Maternal descent of Ashkenazi Jews is European, not Levantine
The ruins of the oldest stone synagogue discovered so far in Europe, at Ostia, Italy. It is dated to the reign of Roman emperor Claudius, 41-54 CE. If, as the authors of the new study suggest, the first emigrants to Europe 2000 years ago were men who married native Europeans, Jews would not have established synagogues until the wholesale emigration to Italy in the first century.
PM Netanyahu, beginning his speech to the UN General Assembly this year.
We are an ancient people. We date back nearly 4,000 years to Abraham, Isaac and Jacob. We have journeyed through time. We’ve overcome the greatest of adversities.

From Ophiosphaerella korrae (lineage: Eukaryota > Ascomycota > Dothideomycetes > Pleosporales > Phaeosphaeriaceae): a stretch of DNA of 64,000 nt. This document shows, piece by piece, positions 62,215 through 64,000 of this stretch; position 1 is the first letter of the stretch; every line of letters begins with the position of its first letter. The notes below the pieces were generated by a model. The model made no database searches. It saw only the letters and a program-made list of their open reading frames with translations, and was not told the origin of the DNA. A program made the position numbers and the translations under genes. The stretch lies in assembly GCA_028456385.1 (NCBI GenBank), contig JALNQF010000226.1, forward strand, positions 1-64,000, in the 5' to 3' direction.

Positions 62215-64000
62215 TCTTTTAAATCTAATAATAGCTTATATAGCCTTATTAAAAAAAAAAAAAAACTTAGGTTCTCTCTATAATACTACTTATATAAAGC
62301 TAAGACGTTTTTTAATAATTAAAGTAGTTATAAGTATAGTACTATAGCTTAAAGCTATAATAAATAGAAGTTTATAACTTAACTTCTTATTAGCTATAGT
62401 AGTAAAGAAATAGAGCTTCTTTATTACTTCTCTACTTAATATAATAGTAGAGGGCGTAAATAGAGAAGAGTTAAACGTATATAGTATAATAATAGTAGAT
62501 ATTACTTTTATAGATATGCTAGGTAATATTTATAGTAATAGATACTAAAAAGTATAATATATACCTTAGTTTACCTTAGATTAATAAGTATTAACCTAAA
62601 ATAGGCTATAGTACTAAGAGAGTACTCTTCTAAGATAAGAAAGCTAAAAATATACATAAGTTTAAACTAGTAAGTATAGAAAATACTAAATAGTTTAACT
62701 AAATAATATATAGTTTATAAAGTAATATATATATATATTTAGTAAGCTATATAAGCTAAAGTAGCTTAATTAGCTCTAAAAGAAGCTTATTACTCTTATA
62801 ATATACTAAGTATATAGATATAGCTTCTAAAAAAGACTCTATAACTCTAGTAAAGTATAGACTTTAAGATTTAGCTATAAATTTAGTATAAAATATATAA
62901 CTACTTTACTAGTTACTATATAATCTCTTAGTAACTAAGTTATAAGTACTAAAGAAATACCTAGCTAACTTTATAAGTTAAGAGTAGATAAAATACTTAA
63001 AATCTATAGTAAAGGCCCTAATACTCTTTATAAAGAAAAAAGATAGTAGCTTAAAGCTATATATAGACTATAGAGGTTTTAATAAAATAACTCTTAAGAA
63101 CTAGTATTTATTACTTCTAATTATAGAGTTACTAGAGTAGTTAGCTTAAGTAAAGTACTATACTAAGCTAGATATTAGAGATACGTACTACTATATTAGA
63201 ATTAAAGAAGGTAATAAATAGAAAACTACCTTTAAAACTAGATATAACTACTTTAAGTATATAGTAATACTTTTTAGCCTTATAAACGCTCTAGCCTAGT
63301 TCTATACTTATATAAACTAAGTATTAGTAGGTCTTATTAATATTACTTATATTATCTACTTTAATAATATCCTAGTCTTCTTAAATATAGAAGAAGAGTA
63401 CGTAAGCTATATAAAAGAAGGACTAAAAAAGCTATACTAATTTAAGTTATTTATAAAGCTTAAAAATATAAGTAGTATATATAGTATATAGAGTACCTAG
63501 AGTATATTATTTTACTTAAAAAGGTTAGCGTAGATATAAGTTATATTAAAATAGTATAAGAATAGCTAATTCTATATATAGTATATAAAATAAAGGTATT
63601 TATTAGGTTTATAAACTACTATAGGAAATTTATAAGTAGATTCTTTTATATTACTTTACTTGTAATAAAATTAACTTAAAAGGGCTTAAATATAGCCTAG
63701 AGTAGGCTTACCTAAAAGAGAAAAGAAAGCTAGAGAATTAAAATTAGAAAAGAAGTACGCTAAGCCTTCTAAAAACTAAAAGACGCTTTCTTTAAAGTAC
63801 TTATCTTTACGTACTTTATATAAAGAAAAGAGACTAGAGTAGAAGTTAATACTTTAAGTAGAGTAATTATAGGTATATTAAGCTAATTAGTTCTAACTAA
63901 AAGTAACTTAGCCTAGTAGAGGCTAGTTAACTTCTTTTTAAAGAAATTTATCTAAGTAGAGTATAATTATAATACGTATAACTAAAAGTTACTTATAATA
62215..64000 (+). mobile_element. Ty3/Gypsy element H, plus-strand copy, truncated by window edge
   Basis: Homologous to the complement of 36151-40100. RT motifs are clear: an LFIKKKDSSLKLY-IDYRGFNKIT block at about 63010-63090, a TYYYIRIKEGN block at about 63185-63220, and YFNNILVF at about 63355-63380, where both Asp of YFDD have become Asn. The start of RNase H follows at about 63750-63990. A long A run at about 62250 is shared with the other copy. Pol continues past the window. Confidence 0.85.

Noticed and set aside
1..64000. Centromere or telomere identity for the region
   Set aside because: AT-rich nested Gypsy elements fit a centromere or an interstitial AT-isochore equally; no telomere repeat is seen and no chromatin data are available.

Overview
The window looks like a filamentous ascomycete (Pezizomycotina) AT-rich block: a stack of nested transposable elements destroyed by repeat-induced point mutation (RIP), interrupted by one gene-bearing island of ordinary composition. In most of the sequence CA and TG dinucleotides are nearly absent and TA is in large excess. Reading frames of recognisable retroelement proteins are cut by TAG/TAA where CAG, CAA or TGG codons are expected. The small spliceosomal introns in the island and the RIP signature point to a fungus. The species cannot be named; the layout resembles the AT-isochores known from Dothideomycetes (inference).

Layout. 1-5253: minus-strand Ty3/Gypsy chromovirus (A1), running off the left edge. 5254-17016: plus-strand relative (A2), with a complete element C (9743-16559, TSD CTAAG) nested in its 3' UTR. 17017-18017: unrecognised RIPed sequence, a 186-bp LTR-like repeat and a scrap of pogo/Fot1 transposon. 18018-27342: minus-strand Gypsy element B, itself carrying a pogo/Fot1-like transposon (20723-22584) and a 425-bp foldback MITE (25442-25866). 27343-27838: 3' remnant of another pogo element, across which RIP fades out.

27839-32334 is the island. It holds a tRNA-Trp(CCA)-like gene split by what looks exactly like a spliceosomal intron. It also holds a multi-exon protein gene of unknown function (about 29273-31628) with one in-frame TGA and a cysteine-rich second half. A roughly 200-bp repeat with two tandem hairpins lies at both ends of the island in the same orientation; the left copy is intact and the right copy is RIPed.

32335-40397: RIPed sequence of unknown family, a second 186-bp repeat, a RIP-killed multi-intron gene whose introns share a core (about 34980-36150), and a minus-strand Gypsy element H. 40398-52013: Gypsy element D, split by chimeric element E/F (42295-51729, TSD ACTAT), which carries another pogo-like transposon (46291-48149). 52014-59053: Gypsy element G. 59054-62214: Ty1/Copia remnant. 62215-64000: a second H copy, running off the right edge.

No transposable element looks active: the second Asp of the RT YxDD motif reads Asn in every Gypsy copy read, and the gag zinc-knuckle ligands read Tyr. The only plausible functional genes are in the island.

And we re-established our sovereign state in our ancestral homeland, the land of Israel.
By Melissa Hogenboom, Science reporter, BBC News
October 09, 2013
A new genetics study has challenged previous theories about the maternal ancestry of Ashkenazi Jews.
The study suggests that most female ancestors came from southern and western Europe, not the Middle East as some authors assume.
The new work in Nature Communications indicates that Jewish groups could have absorbed European converts about 2,000 years ago.
However, others working in the field are not convinced by the findings.
“The origins of the [Ashkenazi Jews] is one of the big questions that people have pursued again and again and never really come to a conclusive view on,” said Martin Richards from the University of Huddersfield, UK, one of the authors on the new paper.